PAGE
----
• Optional: ice


  1. Fill the large jar with cool water.
  2. Put about 10 drops of food coloring in the small jar.
  3. Fill the small jar with hot water and descend it into the large jar.
  4. Watch and be amazed!


  1. Fill large jar with warm water
  2. Fill small jar with ice water and food coloring
  3. Descend small jar into large jar being very mindful that you don’t tip the small jar

Alternative 2:

  1. Fill the large jar with yellow dyed water
  2. Fill the small jar with blue or red dyed water
  3. Watch the magic of mixing primary colors!
  • Duration: 15 minutes
  • prep time: 10 minutes
  • Cost: less than $2
  • Grade level: all
  • Rated: 4 stars (1-4)

I highly recommend this project because of it effectively demonstrated how heat rises.

What’s Inside Geodes? | Geology

This has been our funnest project this year. We loved it! This kit perfectly accompanies a geology or earth science unit. We picked up Break Open Real Geodes from Rainbow Resource. This one came with 15 premium geodes. Unlike some other kits which only come with a few or lower quality geodes that don’t have stellar crystal growth, this one had some amazing specimens. The kit also comes with an activity guide, eye safety goggles, three display stands and a magnifying glass.

Come find me on Instagram where I post our projects almost daily!

DIY Rock Display | Geology Unit

For our geology unit, we excavated igneous rocks from a ‘volcano’ excavation kit. There were six rock specimens to find from a possible 12 samples. Once my 5th grader excavated the rocks, we decided to make a display for them as a way to showcase the rocks and to keep them from getting lost.

Volcano Excavation Kit | Geology Unit

For our geology unit, we excavated igneous rocks from a ‘volcano’ excavation kit. There were six rock specimens to find from a possible 12 samples. Once my 5th grader excavated the rocks, we decided to make a display for them as a way to showcase the rocks and to keep them from getting lost.

Rock Excavation Kit | Earth Science

This was one fun rock and crystal excavation kit! My five-year-old daughter liked it so much, she asked to do another one. She treasures the rocks and crystals that came in this kit.

This was a little difficult for her to do because she got tired of excavating after about 20-30 minutes and needed quite a bit of help. She didn’t want to stop though because the thrill of finding these polished rocks and crystals was just to great.

This kit is unique from other excavation kits we’ve done in the past because you are excavating five of sixteen different rock specimens, so it’s pretty exciting digging them up. The rocks in this kit are also polished, which is different from other kits where the rocks may be unpolished.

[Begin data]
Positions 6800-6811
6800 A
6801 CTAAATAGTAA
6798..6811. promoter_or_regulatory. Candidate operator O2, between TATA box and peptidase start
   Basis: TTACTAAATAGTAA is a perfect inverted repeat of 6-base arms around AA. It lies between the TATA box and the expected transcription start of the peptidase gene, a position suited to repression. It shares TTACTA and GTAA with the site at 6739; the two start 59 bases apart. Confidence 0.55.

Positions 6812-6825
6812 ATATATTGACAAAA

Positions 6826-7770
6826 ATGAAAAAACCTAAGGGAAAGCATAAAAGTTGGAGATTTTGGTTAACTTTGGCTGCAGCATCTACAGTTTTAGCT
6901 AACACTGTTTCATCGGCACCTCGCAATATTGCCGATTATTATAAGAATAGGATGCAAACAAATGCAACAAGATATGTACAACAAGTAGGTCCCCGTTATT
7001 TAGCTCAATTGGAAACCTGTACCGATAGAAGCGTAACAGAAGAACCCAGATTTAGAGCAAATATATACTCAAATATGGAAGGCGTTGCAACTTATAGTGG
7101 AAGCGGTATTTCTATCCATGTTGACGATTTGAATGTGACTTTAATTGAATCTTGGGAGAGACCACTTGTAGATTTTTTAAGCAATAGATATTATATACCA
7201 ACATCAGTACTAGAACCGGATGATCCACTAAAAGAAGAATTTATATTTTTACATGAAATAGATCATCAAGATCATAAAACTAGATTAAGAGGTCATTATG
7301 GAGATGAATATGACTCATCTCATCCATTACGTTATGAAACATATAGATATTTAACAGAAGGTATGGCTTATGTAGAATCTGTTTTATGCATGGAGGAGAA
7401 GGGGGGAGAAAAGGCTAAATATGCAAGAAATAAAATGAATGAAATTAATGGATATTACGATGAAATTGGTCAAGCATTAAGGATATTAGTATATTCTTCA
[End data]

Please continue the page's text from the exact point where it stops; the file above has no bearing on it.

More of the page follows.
My daughter liked this one so much, she asked to do another one. However, we all ended up excavating the rocks for her! She just wanted the rocks! She does love them, and we are looking for a way to display them for her.

The most exciting specimen was an amethyst crystal, but all of them were nice.

You can find this kit and more at Rainbow Resource.

DIY Archaeology Kit | How to Make an Excavation Block

DIY excavation kits are super easy! All you need is some Plaster of Paris, a mold and some treasures to hide. We’ve been using these store bought kits in our homeschool for several years now, and I’m thrilled to be finally making them ourselves.

Here’s what you need: Plaster of Paris (we got ours from Rainbow Resource). You need quite a bit of it, so if you plan to make a lot or make them bigger than ours, but 2-3 boxes. Soap mold, and some mixing beakers. We got ours from Acorn Naturalist. I think one a little bit bigger might have been better Mixing beakers. If you use paper cups, use a clean one each time you mix plaster)

Geology Excavation Kit | Metamorphic, Sedimentary and Igneous Rocks

The short answer is yes, they are worth it. The long answer would depend on whether or not you enjoyed a little DIY. You can certainly make your own rock excavation kit with a little plaster of Paris, a box and some rocks to embed in the plaster. If you are not a do-it-yourselfer then these kits from Rainbow Resource are perfect.
This one was especially nice because the block is shaped like a piece of land with ‘mountains’ and layers of rock to indicate where you might find the different types of rocks: metamorphic, igneous and sedimentary.

My nine-year-old really enjoyed this kit. It took him about two hours to complete. He did pull out some of our excavation tools from previous excavation kits, and he also cut small squares and numbered them as he discovered rocks. The samples were a very nice assortment of unpolished rocks.

Duration: 2 hours
cost: $15
Level: ages 7-12
Subject area: geology and archaeology

Volcano Kit | Earth Science

I admit that I have not done too many volcano projects with my kids over the years. In part it’s because I have reservations doing a chemistry experiment as part of a geology unit. Volcanic eruptions are nothing like the reaction between an acid and base, but I do confess, they are spectacular to do and oh so much fun. I picked up this kit Scientific Explorers All About Volcanoes from Tuesday Morning deeply discounted at only $4.00. I looked for more, but only found one. If you happen to shop there, I’d recommend checking the toy section for some fabulous finds on educational toys.